1. Forsberg, Brett. "Scientists use Lasers to Find Hidden Room inside the Great Pyramid of Giza." EDGYLABS, Edgy Labs, LLC, 26 Aug. 2017, https://edgylabs.com/scientists-use-lasers-to-find-hidden-room-inside-the-great-pyramid-of-giza. Accessed 28 Nov. 2017.
  2. Harrison, George. "How were the Egyptian pyramids built? When and why were they constructed, how many are there and who built them?" The Sun, News Group Newspapers Limited, 28 Oct. 2017, https://www.thesun.co.uk/news/4524622/egyptian-pyramids-built-construction-egypt/. Accessed 31 Oct. 2017.
  3. "Egyptian Pyramids." History, A+E Networks, 2009, www.history.com/topics/ancient-history/the-egyptian-pyramids. Accessed 31 Oct. 2017.
  4. 4.0 4.1 4.2 4.3 Hawass, Zahi. Currrent World Archaeology, edited by Emma Watts-Plumpkin, 8 Nov. 2003, https://www.world-archaeology.com/features/pyramids-excavation-and-preservation/. Accessed 1 Nov. 2017.
  5. 5.0 5.1 Mark, Joshua J. "Great Pyramid of Giza." Ancient History Encyclopedia, Ancient History Encyclopedia Limited, 19 Dec. 2016, https://www.ancient.eu/Great_Pyramid_of_Giza/. Accessed 1 Nov. 2017.
  6. 6.0 6.1 Ojibwa. "Ancient Egypt: Misconceptions About the Pyramids." Daily Kos, Kos Media, LLC, 29 Sept. 2013, https://www.dailykos.com/stories/2013/9/29/1242266/-Ancient-Egypt-Misconceptions-About-the-Pyramids. Accessed 2 Nov. 2017.
  7. 7.0 7.1 Dunham, Dows. "Building an Egyptian Pyramid." Archaeolgoy, vol. 9, no. 3, 1956, pp. 161-63, www.gizapyramids.org/pdf_library/dunham_arch_9_1956.pdf. Accessed 2 Nov. 2017.
  8. Stocks, Denys A. Experiments in Egyptian Archaeology: Stoneworking Technology in Ancient Egypt. New York City, Routledge, 2003, www.sci-lib.net/index.php?act=attach&type=post&id=14668. Accessed 2 Nov. 2017.
  9. Hawass, Zahi. "Secrets of the Great Pyramid." Dr. Zahi Hawass, www.drhawass.com/wp/secrets-of-the-great-pyramid/. Accessed 1 Nov. 2017.
  10. 10.0 10.1 10.2 10.3 10.4 10.5 10.6 von Däniken, Erich. Chariots of the Gods? Effone Electronici Press, 1968, pp. 74-121, anthropology.msu.edu/anp364-fs17/files/2012/08/Erich.Von_.Daniken.Chariots.Of_.The_.Gods_.BD_.pdf. Accessed 2 Nov. 2017.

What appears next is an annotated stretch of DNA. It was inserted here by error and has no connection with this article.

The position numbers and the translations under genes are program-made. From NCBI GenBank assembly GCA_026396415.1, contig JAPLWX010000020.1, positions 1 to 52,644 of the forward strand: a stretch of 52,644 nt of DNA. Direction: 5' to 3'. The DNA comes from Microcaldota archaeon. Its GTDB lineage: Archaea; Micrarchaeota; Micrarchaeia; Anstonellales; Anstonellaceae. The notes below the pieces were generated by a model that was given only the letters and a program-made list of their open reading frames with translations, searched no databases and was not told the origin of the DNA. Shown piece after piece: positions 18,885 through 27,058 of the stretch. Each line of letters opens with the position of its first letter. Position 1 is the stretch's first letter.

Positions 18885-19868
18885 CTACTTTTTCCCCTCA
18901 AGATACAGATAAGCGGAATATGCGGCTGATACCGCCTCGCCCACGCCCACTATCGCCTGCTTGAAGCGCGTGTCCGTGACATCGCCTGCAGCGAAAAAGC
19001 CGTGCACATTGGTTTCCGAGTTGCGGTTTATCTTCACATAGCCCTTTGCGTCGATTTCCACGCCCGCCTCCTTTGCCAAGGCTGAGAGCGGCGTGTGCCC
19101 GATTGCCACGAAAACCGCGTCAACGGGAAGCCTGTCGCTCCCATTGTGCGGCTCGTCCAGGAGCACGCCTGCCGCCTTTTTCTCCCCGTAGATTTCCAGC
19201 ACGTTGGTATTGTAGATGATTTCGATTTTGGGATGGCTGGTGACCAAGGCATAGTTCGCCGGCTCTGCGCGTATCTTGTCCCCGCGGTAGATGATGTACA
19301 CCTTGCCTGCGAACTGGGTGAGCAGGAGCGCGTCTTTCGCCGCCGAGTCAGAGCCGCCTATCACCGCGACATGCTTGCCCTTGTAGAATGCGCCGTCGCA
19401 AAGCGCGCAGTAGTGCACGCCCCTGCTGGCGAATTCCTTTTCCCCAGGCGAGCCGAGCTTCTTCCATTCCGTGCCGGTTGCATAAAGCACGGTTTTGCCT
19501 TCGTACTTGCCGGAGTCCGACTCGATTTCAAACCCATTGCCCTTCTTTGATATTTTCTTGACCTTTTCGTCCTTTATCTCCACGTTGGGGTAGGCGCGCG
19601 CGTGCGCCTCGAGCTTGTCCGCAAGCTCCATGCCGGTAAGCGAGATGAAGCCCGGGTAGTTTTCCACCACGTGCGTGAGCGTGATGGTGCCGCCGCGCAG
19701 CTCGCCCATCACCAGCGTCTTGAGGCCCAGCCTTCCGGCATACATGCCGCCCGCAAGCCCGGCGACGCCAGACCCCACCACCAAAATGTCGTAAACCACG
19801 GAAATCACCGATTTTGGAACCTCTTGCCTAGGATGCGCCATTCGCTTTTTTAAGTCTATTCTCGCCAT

11. "Egyptian Astronomy." Explorable, Explorable, https://explorable.com/egyptian-astronomy. Accessed 3 Nov. 2017.
  12. "Astronomy." Egyptian Civilization, Canadian Museum of History, www.historymuseum.ca/cmc/exhibitions/civil/egypt/egcs03e.shtml. Accessed 3 Nov. 2017.
  13. MessageToEagle. "Merkhet – An Ancient Egyptian Timekeeping Instrument." MessageToEagle, MessageToEagle, 15 Jan. 2016, www.messagetoeagle.com/merkhet-an-ancient-egyptian-timekeeping-instrument/. Accessed 3 Nov. 2017.
  14. Rymer, Eric. "Workers in Ancient Egypt." History Link 101, History Source LLC, historylink101.com/n/egypt_1/a-workers.htm. Accessed 3 Nov. 2017.
  15. 15.0 15.1 Webster, Gary. "Aliens or Egyptians - Who Really Built the Pyramids?." HopeChannel, HopeChannel, 1 Mar. 2016, https://www.hopechannel.com/read/aliens-or-egyptians-who-really-built-the-pyramids. Accessed 3 Nov. 2017.
  16. "The Afterlife in Ancient Egypt." NOVA, PBS, 3 Jan. 2006, www.pbs.org/wgbh/nova/ancient/afterlife-ancient-egypt.html. Accessed 3 Nov. 2017.
  17. "Burial Practices, Afterlife, & Mummies." Rosicrucian Egyptian Museum, Rosicrucian Order, www.egyptianmuseum.org/burialpracticesgallery. Accessed 3 Nov. 2017.
  18. 18.0 18.1 18.2 Benoit, Julien. "Outlandish theories that aliens built the pyramids are rooted in racism." Quartz, Quartz, 18 Sept. 2017, https://qz.com/1080076/racism-is-behind-outlandish-theories-about-africas-ancient-architecture/. Accessed 3 Nov. 2017.